ON NO, JOE! After the exit of Joe Bennett – £3m down, up to £4.25m if he gets a game plus a sell-on fee – there have been some squeals about lack of ambition and the folly of selling young talent but the harsh reality is that this is Boro’s new sustainable business model kicking-in. It is a move that brings the structure of Boro into sharp focus.
Since the realisation that the club were living beyond their means and the seismic financial dislocation of relegation and the real risk that it brings – see Leeds, Portsmouth, Charlton, Sheff Wed, Southampton, Leicester and many many more – Boro have been consciously working towards a formula that balances the books and perpetuates itself.
In short, for the foreseeable, there will be no big spending on over-priced older players on big wages over long contracts and with little resale value. Instead the club will be geared to spotting and nurturing young talent of our own – hence the significant £2m plus annual investment in the Academy, a position geared to protect the club from poachers as much as coaching the kids – and spotting bright young things lower down the leagues.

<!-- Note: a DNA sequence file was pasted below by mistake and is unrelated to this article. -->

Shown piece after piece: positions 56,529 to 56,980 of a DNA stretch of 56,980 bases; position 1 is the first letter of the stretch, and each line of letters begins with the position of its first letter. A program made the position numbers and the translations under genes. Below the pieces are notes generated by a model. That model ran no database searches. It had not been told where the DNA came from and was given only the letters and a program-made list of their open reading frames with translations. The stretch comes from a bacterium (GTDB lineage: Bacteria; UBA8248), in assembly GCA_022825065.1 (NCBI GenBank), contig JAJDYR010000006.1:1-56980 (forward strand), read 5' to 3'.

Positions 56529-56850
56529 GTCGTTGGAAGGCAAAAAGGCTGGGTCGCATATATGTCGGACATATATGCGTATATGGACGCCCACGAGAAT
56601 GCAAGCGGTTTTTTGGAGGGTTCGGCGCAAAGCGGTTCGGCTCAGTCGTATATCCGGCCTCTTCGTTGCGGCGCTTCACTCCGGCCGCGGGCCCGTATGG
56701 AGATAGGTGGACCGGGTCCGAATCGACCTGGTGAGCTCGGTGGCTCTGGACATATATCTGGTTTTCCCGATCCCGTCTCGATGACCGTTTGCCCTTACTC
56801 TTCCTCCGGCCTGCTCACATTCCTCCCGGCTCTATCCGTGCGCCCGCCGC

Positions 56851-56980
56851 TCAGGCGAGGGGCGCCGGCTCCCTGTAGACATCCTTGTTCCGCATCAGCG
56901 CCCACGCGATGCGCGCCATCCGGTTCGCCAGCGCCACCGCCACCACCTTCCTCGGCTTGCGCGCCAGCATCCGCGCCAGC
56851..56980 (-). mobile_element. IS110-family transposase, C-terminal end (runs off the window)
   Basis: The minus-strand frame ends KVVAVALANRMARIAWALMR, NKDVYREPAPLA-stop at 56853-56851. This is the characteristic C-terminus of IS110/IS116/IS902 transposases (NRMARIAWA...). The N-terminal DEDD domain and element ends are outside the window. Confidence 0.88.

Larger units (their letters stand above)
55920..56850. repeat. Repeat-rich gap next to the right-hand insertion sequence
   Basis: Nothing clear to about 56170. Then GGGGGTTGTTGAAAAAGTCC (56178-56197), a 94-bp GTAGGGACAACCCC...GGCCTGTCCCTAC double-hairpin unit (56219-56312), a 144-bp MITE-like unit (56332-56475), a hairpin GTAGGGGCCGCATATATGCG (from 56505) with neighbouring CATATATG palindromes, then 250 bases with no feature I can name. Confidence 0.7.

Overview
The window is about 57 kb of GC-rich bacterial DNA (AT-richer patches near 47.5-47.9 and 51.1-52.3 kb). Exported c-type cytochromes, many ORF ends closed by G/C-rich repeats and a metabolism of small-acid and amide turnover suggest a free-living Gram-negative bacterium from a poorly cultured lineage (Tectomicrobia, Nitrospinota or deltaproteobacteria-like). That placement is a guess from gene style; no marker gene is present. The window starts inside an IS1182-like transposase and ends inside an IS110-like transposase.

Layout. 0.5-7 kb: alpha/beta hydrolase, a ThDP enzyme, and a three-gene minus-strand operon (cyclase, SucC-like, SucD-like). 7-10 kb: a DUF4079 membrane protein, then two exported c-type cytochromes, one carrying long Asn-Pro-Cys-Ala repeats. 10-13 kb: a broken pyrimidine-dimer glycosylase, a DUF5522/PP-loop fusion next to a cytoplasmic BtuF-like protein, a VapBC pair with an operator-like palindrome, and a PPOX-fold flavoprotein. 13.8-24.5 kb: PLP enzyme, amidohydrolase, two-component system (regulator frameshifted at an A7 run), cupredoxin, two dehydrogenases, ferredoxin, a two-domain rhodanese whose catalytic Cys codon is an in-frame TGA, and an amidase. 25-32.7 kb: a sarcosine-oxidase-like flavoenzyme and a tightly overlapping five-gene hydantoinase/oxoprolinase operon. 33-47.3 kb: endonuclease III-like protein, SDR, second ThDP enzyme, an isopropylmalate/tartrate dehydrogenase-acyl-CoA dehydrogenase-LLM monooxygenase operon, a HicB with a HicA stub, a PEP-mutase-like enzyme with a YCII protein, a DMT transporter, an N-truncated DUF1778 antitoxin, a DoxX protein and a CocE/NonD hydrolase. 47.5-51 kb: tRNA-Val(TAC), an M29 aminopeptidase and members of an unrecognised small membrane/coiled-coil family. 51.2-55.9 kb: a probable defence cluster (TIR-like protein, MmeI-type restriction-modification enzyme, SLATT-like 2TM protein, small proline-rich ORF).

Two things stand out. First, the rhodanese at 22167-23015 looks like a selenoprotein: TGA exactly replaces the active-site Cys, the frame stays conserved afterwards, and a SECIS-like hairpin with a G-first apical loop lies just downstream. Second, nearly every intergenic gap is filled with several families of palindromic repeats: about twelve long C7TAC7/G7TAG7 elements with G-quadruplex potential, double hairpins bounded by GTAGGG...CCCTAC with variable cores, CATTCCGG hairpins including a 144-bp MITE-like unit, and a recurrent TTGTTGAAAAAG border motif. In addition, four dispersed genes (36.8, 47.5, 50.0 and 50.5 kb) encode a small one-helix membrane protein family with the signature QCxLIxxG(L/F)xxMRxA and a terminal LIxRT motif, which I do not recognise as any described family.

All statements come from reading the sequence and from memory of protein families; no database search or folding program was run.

The flip side of that though is the implicit need to sell those youngsters in their prime, when they are most marketable and at the optimum moment to maximise the price. Inevitably that will mean when they are ‘hot’, when they are playing at their best. And that is when ideally you would want them to sign a new contract – which in turn will give them a pay rise and shift them closer to the fine line of being a liability rather than an asset.
It is a difficult balancing act to pull off. For instance, when Rhys Williams and Marvin Emnes were given new deals last term. That didn’t stop the speculation over them or fundamentally change the financially reality: if a big club comes in with the right offer they will still go – anything else flies in the face of the logic of the model – all that changes is the notional point along the fee//replaceability indices at which the club believe it is the “right offer.” As Mogga said it was always about the numbers getting to the right level.